Dying Without A Will
By Tamra K. Waltemath, P.C. ~
If someone dies without a Will, his or her assets will be devised pursuant to the laws of the state in which the decedent was domiciled at death. If real estate was owned by the decedent, and it is not located in the state where the decedent was domiciled at death, an additional proceeding will be required in the state where the real estate is located, to transfer that property. Real estate is governed by the laws of the state in which it is located. So, if you die without a Will in Colorado, the laws of the state of Colorado determine who is entitled to your assets, and if you own real estate outside of Colorado, additional proceedings will be necessary.
In Colorado, at your death, your entire estate passes to your spouse:
- If you are married and have no surviving descendants (children, grandchildren etc.) and no surviving parents.
- If you have children, all of whom are also children of the surviving spouse, and the surviving spouse has no other surviving descendants.
If you are married but either you or your spouse has children that are outside the marriage, the surviving spouse is not entitled to the entire estate of the deceased spouse. For example, if you are married and all your children are children of the surviving spouse and the surviving spouse has one or more children who are not your children, the surviving spouse is entitled to the first $225,000.00 plus one-half of the balance of the estate; the other ½ of the estate passes equally to your children. If you are married and one or more of your surviving children are not children of the surviving spouse, the surviving spouse is entitled to the first $150,000.00 plus one-half of the balance of the estate; the other ½ of the estate passes equally to your children. Therefore, if you own a home, it may not pass to your surviving spouse if it is worth more than $300,000.00 and not in joint tenancy. if you are married, have no children, but a parent survives, your spouse is entitled to the first $300,000 plus ¾ of the balance of the estate; ¼ passes equally to your parents or the survivor. (“Children” has been used in the examples instead of “descendants” to make the examples easier to read, but the law applies to descendants).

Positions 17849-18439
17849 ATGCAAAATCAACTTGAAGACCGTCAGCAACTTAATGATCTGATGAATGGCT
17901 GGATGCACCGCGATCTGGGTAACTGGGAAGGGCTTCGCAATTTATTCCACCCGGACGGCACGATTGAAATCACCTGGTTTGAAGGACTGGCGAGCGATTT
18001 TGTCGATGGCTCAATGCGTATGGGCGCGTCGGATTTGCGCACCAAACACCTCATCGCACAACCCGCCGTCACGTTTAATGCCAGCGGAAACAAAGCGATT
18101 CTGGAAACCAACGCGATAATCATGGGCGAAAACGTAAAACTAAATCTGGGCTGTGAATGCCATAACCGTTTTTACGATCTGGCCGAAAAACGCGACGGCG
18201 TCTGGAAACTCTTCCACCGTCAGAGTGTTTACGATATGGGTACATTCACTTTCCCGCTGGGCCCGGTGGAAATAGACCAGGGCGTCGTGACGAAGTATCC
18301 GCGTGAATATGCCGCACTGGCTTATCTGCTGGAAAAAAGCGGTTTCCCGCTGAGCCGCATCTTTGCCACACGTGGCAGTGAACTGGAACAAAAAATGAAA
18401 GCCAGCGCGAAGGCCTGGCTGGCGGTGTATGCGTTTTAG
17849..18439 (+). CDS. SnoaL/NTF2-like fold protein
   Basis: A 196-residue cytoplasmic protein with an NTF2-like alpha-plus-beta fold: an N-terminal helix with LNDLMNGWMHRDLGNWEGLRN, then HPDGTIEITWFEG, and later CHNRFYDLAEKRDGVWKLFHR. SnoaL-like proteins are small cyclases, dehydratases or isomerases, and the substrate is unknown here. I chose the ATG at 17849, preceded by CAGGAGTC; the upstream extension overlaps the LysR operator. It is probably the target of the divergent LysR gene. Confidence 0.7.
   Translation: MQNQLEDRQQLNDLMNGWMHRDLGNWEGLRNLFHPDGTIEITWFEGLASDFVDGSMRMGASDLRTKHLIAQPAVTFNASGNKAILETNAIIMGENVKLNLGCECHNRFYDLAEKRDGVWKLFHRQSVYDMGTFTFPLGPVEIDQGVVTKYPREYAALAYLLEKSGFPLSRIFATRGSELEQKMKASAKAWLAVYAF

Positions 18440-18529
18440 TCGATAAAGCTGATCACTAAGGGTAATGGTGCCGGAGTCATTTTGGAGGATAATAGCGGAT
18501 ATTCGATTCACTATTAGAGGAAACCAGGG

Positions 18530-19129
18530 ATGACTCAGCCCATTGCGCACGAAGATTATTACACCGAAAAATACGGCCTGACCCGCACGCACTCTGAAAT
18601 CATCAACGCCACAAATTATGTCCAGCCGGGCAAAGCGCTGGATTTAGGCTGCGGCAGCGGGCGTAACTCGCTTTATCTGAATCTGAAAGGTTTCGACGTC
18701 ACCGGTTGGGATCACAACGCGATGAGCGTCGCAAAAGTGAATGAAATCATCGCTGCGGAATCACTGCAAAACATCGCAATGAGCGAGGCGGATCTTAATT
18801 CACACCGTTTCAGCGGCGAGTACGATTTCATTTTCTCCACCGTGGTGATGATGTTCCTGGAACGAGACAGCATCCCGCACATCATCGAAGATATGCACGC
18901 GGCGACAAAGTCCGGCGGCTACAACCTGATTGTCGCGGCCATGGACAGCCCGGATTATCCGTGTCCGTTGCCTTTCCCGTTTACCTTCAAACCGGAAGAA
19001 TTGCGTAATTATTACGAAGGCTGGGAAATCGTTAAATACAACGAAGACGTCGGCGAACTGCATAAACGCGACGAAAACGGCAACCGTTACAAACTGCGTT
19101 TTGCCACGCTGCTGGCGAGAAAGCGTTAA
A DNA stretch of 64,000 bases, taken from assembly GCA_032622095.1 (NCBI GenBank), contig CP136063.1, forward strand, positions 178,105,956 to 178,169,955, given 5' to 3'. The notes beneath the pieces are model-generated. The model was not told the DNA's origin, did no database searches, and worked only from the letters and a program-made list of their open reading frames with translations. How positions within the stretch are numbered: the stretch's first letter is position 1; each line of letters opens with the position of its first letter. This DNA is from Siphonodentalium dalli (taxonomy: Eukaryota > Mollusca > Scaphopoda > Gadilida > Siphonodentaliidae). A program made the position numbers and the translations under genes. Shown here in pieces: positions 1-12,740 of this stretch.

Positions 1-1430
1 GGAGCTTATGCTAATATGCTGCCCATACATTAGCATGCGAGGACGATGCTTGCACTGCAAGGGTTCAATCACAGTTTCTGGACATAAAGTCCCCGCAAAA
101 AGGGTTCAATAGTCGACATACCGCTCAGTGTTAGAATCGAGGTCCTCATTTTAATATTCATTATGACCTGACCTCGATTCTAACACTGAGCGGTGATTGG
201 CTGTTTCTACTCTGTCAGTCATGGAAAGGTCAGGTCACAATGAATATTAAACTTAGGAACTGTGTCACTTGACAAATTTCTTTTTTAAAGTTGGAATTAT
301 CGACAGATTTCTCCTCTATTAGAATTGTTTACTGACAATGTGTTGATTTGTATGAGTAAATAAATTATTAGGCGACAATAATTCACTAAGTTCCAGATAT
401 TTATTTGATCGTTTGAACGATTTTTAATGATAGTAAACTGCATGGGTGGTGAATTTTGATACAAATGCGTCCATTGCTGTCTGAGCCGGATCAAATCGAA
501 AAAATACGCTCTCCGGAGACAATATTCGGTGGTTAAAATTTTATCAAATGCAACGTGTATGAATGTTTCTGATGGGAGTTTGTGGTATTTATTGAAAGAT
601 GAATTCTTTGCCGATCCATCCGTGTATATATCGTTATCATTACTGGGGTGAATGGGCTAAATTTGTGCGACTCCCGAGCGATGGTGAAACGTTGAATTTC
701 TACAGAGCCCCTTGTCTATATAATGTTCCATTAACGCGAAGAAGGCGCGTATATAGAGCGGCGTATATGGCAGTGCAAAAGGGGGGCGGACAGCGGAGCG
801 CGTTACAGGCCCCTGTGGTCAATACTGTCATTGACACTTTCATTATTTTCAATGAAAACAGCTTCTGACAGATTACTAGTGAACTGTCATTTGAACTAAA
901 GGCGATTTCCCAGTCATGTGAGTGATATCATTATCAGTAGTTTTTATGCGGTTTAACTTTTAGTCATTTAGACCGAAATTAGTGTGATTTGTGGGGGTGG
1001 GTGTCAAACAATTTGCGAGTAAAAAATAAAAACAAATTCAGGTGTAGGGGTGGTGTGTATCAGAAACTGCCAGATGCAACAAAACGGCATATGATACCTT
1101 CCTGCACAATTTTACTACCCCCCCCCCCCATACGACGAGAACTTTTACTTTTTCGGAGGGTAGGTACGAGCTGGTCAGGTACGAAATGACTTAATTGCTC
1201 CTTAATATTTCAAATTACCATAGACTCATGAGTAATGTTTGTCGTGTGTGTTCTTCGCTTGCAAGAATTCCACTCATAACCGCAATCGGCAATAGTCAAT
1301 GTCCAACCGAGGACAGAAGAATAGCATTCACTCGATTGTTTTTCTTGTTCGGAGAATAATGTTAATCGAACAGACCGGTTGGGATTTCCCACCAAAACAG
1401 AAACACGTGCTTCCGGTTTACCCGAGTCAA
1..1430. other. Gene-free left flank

In addition, the surviving spouse and or dependent children are entitled to a certain amount of property over and above everyone else, including creditors. This entitlement is called a family allowance and or an exempt property allowance. A family allowance is a reasonable amount of money necessary to maintain the family during the administration of the estate. An exempt property allowance allows the surviving spouse and or dependent children to keep a certain amount of personal property (household goods and personal effects) and cash. The exempt property allowance is approximately $30,000.00 (there is a cost of living adjustment done annually).
If there is no surviving spouse, the estate passes to the decedent’s descendants per capita at each generation. If there are no surviving descendants, the estate passes to the decedent’s surviving parents equally or to the survivor. If there are no surviving descendants or parents the estate will pass to the descendants of the decedent’s parents (i.e. the decedent’s siblings) or either of them per capita at each generation. The formula continues until heirs are found. The problem usually becomes, who is going to search for these heirs? If you do not have a will, you have not named anyone to be in charge of this discovery process. Anyone can petition the court to ask to be in charge of your estate, including creditors, but no one is required to do so.
Oftentimes your estate will escheat to the State of Colorado if no one takes charge.
As you can see, this process can be very complicated and confusing. You can be in control of who is in charge of your estate and who your property passes to if you write a will. Take control. Come and see me to discuss preparation of a will.
This article was written by Tamra K Waltemath of Tamra K. Waltemath, P.C. Material contained in this article is informational in nature and should not be taken as legal advice. For specific questions, you should schedule a consultation with the attorney. Tamra K. Waltemath is an elder law attorney focusing on wills, trusts, estate and trust administration, probate and non-probate transfers, guardianships and conservatorships. She can be contacted at: Tamra K. Waltemath, P.C., 3843 West 73rd Avenue, Westminster, CO 80030; 303-657-0360; or visit her website at: www.WaltemathLawOffice.com. Any inquiry via this website does not form a lawyer-client relationship.